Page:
Face recognition failure: Georgia DMV denies twins' permit 'cause computer sees them as one

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Twin sisters attempting to apply for driving permits have exposed a flaw in facial-recognition software used by the state of Georgia. The program couldn’t tell the young women apart, so it decided they were the same person.

The Georgia Department of Drivers Services' (DDS) program, designed to protect against fraudulent driver's license applicants, would not accept the separate identities of Alicia and Alicen Kennedy, of eastern Georgia. The 15-year-old sisters were attempting to get their learner's permits, which would allow them to drive a car with a licensed adult over the age of 21. Those with learner’s permits can apply for full driving privileges on their sixteenth birthdays.

The specialized camera could not pick up the minor differences in their appearances, the Kennedy sisters told WJBF.

“We gave her our paperwork but we didn’t even get a chance to take the test because she kept saying something was wrong with the computer,” Alicia said.

The sisters had to sit through multiple photos, each of which was rejected by the software. The program ruled they were "one person instead of two different people," Alicia said.

“I was listening to her conversation with the person on the phone and it said that one of us popped up as a fraud,” Alicen added.

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Employees at the DDS location attempted to alleviate the discrepancy, but to no avail.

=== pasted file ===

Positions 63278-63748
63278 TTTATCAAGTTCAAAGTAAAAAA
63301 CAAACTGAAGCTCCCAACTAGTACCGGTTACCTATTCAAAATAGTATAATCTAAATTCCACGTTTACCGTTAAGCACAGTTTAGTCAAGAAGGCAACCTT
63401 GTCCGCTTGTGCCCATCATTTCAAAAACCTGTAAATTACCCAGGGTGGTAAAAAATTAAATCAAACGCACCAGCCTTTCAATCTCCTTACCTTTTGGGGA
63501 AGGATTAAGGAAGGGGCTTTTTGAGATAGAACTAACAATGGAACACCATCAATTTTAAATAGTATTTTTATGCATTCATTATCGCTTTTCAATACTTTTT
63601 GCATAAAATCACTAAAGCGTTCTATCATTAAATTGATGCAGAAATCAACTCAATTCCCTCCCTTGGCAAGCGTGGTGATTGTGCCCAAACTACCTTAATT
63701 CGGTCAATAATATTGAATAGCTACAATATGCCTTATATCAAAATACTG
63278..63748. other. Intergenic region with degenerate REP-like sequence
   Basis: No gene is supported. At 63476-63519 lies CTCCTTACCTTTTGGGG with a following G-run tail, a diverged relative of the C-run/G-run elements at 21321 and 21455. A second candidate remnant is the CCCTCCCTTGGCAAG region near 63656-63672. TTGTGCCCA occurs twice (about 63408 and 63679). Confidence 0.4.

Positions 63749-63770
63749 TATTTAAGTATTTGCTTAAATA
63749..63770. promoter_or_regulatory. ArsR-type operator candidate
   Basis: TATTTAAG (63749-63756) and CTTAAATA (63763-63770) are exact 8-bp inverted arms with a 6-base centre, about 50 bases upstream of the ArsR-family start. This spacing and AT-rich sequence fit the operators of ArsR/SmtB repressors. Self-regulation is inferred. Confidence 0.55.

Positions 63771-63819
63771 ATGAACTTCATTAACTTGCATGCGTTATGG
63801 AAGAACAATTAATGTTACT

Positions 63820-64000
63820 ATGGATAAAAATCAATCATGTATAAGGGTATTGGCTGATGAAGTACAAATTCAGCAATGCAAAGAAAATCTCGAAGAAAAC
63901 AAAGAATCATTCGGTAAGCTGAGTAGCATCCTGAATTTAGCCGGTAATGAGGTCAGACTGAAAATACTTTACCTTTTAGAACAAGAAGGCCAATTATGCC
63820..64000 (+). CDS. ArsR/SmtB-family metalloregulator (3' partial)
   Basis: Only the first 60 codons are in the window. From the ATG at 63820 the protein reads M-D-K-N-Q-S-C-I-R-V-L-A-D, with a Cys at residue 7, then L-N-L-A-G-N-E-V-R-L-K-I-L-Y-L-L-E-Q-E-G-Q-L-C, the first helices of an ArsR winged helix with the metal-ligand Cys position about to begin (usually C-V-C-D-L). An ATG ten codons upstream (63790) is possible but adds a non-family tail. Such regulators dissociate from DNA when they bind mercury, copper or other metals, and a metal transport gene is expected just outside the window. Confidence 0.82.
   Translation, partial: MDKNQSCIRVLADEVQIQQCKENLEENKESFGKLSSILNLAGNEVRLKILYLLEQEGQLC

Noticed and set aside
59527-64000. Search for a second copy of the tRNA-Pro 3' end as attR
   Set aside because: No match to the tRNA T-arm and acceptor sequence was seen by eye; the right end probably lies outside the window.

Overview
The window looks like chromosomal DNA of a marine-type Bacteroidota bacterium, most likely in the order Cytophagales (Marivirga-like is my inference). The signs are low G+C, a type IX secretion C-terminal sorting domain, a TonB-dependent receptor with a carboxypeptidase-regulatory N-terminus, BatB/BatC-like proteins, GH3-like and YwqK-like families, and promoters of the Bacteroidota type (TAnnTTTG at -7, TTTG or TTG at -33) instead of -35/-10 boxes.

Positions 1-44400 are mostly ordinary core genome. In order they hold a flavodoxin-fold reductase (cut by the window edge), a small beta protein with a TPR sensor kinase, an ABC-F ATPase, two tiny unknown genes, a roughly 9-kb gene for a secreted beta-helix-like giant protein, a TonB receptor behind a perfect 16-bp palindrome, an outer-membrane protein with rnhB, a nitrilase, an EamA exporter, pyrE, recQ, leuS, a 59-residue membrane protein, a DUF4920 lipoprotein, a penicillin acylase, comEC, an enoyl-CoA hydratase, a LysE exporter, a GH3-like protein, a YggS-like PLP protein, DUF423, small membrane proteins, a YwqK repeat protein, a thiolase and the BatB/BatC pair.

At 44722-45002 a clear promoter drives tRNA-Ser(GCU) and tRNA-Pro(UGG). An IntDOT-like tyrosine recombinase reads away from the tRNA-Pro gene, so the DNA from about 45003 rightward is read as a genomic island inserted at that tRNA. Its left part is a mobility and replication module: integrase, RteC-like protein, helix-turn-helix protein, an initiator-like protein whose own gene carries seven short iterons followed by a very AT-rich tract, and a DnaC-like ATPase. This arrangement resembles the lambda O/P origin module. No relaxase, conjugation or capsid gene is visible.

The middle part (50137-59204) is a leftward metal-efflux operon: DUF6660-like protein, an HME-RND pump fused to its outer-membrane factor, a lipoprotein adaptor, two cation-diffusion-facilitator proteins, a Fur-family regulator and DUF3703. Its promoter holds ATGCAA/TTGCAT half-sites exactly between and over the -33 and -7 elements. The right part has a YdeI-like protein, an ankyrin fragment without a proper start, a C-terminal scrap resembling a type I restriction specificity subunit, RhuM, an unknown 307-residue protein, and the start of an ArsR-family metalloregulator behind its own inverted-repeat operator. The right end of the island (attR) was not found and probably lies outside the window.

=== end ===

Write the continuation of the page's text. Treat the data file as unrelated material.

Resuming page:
“After try, after try, after try, the system just would not accept them, and it kept saying that it was the same person, they finally said there was a problem and they had to call headquarters,” said Wanda Kennedy, the twins' mother.

The state DDS is working to fix the situation, WJBF reported. A spokesperson with the agency said this is a novel problem, but that there is a check box on the permit application in which applicants can report that they are a twin. The sisters said, however, that they did not see the check box.

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“We don’t look exactly alike so you would think the computer would pick up somewhat of a difference, but it can’t tell us apart,” Alicia said.

A set of twins in Utah ran into a similar situation in August. Nalan Aeon lost her driver's license around the same time that the license of her identical sister, Zeynip Trueherz, had expired, according to KSL.com. The sisters filed separate paperwork a week apart. Soon after, both received a letter requesting they return to the Utah Driver's License Division location in Farmington, they said.

"It said something like your driver's license is suspended, but it didn't explain why," Aeon said.

"We had absolutely no idea until we saw them and they started laughing. Then we figured, maybe it's because we are twins."

The issue was resolved after the pair proved their separate identities.

"It was a little bit of an inconvenience, but that's all right," Aeon said. "I understand it's a safety issue, there are people that do these kind of things."